Colleges trying new ways to keep students from dropping out


“Finances are the number one reason students drop out. It’s not just school finances _ it’s life finances,” said Lauren Segal, president and CEO of Scholarship America. “It’s the day-to-day life experiences that are the hurdles students have to get over. And those don’t have to be big things. They can be small things — say, their day care goes up $100 a month, and that’s the make-or-break number.”

Only 29 percent of community college students earn two-year degrees within three years, according to U.S. Department of Education statistics.

At four-year universities, 57 percent of students complete bachelor’s degrees within six years. The Obama administration has called for raising graduation rates substantially by 2020.

But about a third of students entering college today are the first in their families to go to college, according to the National Center for Education Statistics, and a quarter are both first-generation and low-income.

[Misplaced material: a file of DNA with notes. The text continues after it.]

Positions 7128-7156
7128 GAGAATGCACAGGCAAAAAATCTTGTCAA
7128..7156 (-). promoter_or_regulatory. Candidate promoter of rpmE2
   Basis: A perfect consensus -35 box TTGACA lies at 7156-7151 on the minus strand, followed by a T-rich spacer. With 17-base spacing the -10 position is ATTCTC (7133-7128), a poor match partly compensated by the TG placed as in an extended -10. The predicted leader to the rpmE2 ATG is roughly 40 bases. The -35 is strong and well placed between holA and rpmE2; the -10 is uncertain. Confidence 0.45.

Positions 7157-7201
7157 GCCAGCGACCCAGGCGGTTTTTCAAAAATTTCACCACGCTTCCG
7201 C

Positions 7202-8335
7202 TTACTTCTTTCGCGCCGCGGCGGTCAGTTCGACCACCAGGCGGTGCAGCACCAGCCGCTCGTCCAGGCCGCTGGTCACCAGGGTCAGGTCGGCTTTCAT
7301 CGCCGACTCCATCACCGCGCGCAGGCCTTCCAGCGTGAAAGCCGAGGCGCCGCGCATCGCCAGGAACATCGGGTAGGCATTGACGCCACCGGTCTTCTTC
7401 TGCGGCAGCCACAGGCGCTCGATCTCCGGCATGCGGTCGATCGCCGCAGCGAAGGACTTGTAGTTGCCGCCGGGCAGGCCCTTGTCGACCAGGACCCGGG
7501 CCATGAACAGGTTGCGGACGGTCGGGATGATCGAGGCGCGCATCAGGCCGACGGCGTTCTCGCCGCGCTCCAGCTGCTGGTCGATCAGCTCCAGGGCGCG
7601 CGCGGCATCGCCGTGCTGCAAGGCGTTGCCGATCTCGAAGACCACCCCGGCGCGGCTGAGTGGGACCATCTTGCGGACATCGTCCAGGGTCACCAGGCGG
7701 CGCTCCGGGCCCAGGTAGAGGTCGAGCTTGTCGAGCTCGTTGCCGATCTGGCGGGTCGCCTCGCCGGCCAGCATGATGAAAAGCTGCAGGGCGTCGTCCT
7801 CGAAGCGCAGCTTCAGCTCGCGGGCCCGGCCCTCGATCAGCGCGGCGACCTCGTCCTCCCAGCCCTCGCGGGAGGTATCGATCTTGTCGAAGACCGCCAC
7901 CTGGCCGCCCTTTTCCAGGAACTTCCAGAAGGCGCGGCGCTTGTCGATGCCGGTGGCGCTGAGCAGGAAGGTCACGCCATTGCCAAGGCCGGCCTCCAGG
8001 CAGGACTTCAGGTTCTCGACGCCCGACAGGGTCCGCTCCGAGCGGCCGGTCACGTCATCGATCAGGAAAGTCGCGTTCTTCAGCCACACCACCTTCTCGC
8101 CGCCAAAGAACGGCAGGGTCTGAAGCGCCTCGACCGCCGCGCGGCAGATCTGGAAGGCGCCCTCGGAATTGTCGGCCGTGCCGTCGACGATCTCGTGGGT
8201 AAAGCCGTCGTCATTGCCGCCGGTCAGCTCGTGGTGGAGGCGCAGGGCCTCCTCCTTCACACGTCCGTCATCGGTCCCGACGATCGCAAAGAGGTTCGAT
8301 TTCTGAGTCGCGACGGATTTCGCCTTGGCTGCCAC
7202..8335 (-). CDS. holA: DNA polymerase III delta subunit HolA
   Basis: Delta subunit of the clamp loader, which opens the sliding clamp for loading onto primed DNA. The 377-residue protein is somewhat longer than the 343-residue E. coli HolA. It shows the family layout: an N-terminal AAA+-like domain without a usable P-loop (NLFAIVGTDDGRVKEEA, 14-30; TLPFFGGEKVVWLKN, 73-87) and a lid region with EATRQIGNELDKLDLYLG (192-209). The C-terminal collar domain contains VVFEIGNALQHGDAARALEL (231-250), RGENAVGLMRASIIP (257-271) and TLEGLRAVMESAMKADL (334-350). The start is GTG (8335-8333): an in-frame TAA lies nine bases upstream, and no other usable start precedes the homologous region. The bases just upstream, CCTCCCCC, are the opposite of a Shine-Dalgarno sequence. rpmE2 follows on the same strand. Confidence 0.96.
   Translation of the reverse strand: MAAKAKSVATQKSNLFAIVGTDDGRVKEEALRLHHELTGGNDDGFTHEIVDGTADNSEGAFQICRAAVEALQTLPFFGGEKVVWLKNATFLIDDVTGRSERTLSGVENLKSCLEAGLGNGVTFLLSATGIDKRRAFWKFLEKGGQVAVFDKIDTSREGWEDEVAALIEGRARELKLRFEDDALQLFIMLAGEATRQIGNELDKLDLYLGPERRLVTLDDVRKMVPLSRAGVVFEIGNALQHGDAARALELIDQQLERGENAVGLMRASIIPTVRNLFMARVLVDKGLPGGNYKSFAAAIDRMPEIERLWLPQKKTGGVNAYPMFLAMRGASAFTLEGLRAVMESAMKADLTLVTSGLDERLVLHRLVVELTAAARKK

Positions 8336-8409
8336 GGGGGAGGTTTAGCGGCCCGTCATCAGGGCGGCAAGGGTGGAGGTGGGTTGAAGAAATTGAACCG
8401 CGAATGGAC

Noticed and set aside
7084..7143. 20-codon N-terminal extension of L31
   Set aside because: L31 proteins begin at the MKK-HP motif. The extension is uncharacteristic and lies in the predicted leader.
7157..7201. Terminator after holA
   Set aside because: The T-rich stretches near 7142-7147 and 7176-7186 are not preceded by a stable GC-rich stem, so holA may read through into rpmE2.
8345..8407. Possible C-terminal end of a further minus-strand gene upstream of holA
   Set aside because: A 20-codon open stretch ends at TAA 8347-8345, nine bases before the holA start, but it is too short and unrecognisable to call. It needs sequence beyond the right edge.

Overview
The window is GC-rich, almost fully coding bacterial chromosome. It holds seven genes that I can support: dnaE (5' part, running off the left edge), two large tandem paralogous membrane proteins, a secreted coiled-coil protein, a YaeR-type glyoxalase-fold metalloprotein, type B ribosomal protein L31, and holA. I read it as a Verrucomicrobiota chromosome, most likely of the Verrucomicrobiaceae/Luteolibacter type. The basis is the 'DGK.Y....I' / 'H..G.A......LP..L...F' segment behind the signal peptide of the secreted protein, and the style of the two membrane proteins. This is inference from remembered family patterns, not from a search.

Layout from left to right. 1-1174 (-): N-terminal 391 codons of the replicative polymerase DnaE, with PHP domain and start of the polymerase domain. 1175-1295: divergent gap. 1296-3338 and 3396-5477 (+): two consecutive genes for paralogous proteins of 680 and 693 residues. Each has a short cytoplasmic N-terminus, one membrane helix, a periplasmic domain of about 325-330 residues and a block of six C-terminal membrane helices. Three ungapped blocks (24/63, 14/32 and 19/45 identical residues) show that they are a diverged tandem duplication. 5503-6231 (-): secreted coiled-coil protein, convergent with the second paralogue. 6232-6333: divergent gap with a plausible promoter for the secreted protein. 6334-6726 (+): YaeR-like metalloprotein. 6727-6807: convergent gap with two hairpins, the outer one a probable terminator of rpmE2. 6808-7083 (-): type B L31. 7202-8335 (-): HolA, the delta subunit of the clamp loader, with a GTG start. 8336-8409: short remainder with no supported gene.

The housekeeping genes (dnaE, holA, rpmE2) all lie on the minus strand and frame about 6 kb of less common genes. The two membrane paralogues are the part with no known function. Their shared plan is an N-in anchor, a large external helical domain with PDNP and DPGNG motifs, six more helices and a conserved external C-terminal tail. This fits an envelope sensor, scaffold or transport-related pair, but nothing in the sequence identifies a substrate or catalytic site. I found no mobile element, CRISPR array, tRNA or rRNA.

“A lot of the issues that (they) have are life issues, not academic issues,” said Ingrid Washington, vice president of student affairs at Gateway Community and Technical College near Cincinnati.

Gateway loans laptops to students who can’t afford them and accepts donated clothes for them to wear to job interviews or to work.

“They’re so close to the edge, and that’s how they live every day,” Washington said. “Educators used to say, leave your issues at the door. You can’t do that anymore.”

At Mount Hood Community College near Portland, Ore., employees have found students sleeping in campus restrooms or in their cars because they were evicted from their homes. More than half work full or part time. Fewer than 22 percent graduate within three years.

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